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Former U.S. Sen. David Perdue plans to make next year’s gubernatorial race a double referendum on what fellow Republican Brian Kemp has done as governor and what Democrat Stacey Abrams would do if she gets into office.

ATLANTA — Former U.S. Sen. David Perdue plans to make next year’s gubernatorial race a double referendum on what fellow Republican Brian Kemp has done as governor and what Democrat Stacey Abrams would do if she gets into office.

“I like Brian. He’s done OK in most areas,” Perdue, who entered the Republican primary contest against Kemp this week, told Capitol Beat Thursday. “[But] people have lost confidence in this governor.”

Perdue said he decided to challenge Kemp for the Republican nomination because he doesn’t believe the incumbent, who narrowly defeated Abrams in 2018, can pull off a repeat in 2022.

“We have a divided party,” Perdue said. “I think Brian Kemp is responsible. I wouldn’t be doing this if I thought he could pull us together.”

Perdue’s discontent with Kemp goes back to the aftermath of last year’s presidential election, when the governor refused to help then-President Donald Trump overturn Democrat Joe Biden’s narrow victory in Georgia.

Trump and his legal team sought to de-certify the state’s election results, alleging issues with Georgia’s voting machines and the process for verifying signatures on absentee ballots.

Statewide recounts showed Biden the winner and subsequent lawsuits challenging that outcome were dismissed for lack of evidence.

“I asked the governor to call a special [General Assembly] session, not to change the election in November but to fix it before the runoff election,” Perdue said Thursday.

Perdue finished first in the November election against Democratic challenger Jon Ossoff but lost in the runoff in early January.

Kemp spokesman Cody Hall denied that Perdue sought a special session ahead of the runoff.

“His campaign — and Perdue himself — knew that a special session could not overturn the 2020 general election and that changes to election rules for an election already underway are not allowed under state law or court precedent,” Hall posted on Twitter.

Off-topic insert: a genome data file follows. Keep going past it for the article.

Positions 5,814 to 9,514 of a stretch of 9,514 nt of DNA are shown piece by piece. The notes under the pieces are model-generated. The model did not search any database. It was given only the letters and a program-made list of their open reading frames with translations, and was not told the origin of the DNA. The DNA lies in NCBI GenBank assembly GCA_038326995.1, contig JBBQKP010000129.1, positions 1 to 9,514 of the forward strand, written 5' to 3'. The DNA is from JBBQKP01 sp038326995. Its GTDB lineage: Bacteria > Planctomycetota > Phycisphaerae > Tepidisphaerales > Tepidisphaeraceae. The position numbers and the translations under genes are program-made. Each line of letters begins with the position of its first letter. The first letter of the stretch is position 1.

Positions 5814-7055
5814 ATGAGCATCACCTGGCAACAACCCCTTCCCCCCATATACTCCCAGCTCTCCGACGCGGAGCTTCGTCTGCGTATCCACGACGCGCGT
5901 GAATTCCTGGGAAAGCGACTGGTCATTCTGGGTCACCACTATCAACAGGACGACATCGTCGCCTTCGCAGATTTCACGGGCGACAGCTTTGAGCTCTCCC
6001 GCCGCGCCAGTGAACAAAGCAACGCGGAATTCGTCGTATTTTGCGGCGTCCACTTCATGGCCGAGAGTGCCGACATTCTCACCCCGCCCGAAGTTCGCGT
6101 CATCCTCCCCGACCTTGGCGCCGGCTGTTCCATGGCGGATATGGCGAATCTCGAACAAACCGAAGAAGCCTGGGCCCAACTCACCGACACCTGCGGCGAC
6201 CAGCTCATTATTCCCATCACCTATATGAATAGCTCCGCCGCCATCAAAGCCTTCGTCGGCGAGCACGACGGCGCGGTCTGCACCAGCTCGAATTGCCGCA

In order to defeat Kemp and then Abrams, Perdue said he must have a message for voters. He said a top priority he would pursue if elected is a phased-in repeal of Georgia’s income tax. He said nine states including Florida, Texas and Tennessee, don’t levy state income taxes.

“We’ve got to become more competitive for jobs,” he said. “We’re falling behind right now.”

Georgia Senate President Pro Tempore Butch Miller, R-Gainesville, who is running for lieutenant governor, pre-filed a bill last month to eliminate the state income tax.

The idea drew opposition Thursday from the Atlanta-based Georgia Budget and Policy Institute.

Danny Kanso, a senior policy analyst with the institute, said the income tax is the main source of funding for such vital state services as education and health care.

“We’re not talking about a small fraction of the budget here, or something that could be easily eliminated in any way,” he said. “We’re talking about literally the main source of revenue that’s powered the state budget since the mid-20th century.”

If Perdue gets by Kemp in May’s Republican primary, he likely would face Abrams, who appears to have a clear path to the Democratic gubernatorial nomination.

“The failures of the Biden administration are what Stacey Abrams says she wants to bring to Georgia,” Perdue said. “This race is all about who can beat Stacey Abrams.”

This story is available through a news partnership with Capitol Beat News Service, a project of the Georgia Press Educational Foundation.

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